For example, the recent digital transformation panel hosted by Vietnam Investment Review brought together experts from the government, academia, and businesses. This is not an easy task without the wide-ranging network that the press possesses.

Maintaining objectivity

To truly undergo digital transformation and keep up with these trends, we need to implement policy changes that make it easier for the press to adapt to the digital age.

Another important issue in digital transformation is the revenue source for the press. Previously, the main source of revenue for the media came from readers, such as newspaper sales or subscription fees. But finding new sources of revenue is a practical question being posed to the newspaper industry.

Among them, the trend of collaboration between the press and businesses is increasingly valued, especially in the digital environment. We can pay attention to the following development trends: native advertising, sponsorship and partnerships, creating corporate content, collaborative content development, and coordination of events and communication campaigns.

However, during the collaboration with businesses, the press also needs to maintain objectivity and honesty in their content to ensure accurate information reaches the readers. To attract reputable businesses to cooperate and grow, the press needs to be diligent in verifying information and practising responsible journalism.

In addition to objectivity and honesty, which are inherent principles of the profession, a relatively new and increasingly discussed challenge in recent years is the “intrusion” of AI technology in journalism practice. However, I do not believe that technology will be a barrier to human development, but rather a valuable tool. On one hand, it is true that some AI chatbots can generate mid-level news articles, but what these new technologies lack is creativity and in-depth analysis.

Based on these insights, I have three pieces of advice for both businesses and newspapers undergoing the digital transformation.

The first is to understand your target audience while maintaining a sense of purpose. The most important aspect of the digital transformation is not the technology itself, but always the people. Therefore, it is crucial to focus on your target audience to achieve the best results.

The crowd is not always right, so transparency and the ability to leverage information must be enhanced. It is important to understand why the press exists, why it holds power, the power of truth and transparency, rather than the power of the crowd.

The second is to maintain quality and foster creative content. Rupert Murdoch once said, “It’s no longer about the big fish eating the small fish, but the fast fish eating the slow fish.” The phrase ‘embrace digital or die’ is not just a slogan - it’s a reality. Therefore, the press must act swiftly, strongly, and decisively to avoid being left behind.

Thirdly, it is key to explore new business models and shape trends. The press has created significant values, and during the digital transformation era, it is important to delve deeper into what those values are. This includes exploring specialised content, entertainment sections, publishing data and audience-driven insights. The active participation of the press is necessary in all these aspects.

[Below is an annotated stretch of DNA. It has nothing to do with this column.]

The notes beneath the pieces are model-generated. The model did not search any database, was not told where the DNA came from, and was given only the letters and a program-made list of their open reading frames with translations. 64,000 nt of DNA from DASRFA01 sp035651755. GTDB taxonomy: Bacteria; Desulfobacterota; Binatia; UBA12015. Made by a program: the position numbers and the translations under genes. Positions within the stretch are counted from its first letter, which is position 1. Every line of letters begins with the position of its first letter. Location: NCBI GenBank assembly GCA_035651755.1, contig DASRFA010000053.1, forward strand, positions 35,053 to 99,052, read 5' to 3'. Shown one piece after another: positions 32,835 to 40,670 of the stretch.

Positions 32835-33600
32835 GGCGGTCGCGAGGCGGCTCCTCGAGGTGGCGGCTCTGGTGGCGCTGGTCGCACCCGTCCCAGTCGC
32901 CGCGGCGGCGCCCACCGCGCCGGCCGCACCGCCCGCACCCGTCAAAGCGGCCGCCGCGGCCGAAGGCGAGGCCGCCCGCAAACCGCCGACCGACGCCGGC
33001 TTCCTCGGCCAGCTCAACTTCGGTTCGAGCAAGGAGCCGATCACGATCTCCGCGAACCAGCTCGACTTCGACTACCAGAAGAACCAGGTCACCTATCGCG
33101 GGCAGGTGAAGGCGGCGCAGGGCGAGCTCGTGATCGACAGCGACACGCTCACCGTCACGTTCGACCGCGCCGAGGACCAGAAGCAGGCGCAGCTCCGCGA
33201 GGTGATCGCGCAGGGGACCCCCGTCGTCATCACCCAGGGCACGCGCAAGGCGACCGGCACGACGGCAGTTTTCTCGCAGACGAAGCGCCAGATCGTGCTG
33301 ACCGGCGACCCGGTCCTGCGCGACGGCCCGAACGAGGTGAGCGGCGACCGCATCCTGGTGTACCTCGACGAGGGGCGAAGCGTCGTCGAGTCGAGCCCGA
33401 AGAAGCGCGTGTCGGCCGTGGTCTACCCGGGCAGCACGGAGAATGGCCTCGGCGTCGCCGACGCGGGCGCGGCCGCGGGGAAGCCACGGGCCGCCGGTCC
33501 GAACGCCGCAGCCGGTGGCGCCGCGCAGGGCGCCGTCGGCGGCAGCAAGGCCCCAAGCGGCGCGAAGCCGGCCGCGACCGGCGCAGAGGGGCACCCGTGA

I believe that by understanding the target audience, maintaining quality and creativity, and exploring new business models, newspapers can navigate the digital landscape effectively and continue to deliver valuable content in the digital age.

Le Van Duong - Partner and head, Hanoi Office Indochine Counsel

Journalism and the necessity for an all-in digital overhaul

From a copyright perspective, the application of AI software has affected most industries, not only journalism. In order for journalistic works to have their own characteristics, journalists need to create better products, with their own personalities and especially creativity.

No matter how developed ChatGPT or any machine learning tool, they currently lack the nuance, critical-thinking skills, and ethical decision-making ability that are essential for successful journalism. Newsrooms and journalists need to invest time, effort, and resources in producing quality products, including its talent. Quality investigative, analytical, and commentary works are unlikely to be displaced by chatbot software.

In addition to ensuring compliance with the copyright of the products they produce, authors also need to ensure that they do not infringe copyright with any third parties. Moreover, chatbots cannot replicate human creativity or empathy, no matter how advanced the technology is.

In Vietnam, the story of digital transformation of newspapers is mostly just digitalisation from print to electronic. However, digital transformation of newspapers requires many techniques, the cloud, databases, infrastructure, and also information security.

Decree No.13/2023/ND-CP on the protection of personal data will take effect from July. It applies to both domestic and overseas entities directly involved in or related to the processing of personal data in Vietnam, including those processing personal data of local customers and those utilising infrastructure in the country to conduct such activities.

Therefore, the press is increasingly demanding the protection of personal information as well as transparency and copyright.

The impact of media on investment The impact of media on investment

Vietnam’s business press has been making contributions to the successful performance of enterprises and experts in the country. However, improvements are needed to meet the growing demands of readers.

By Thanh Son Nguyen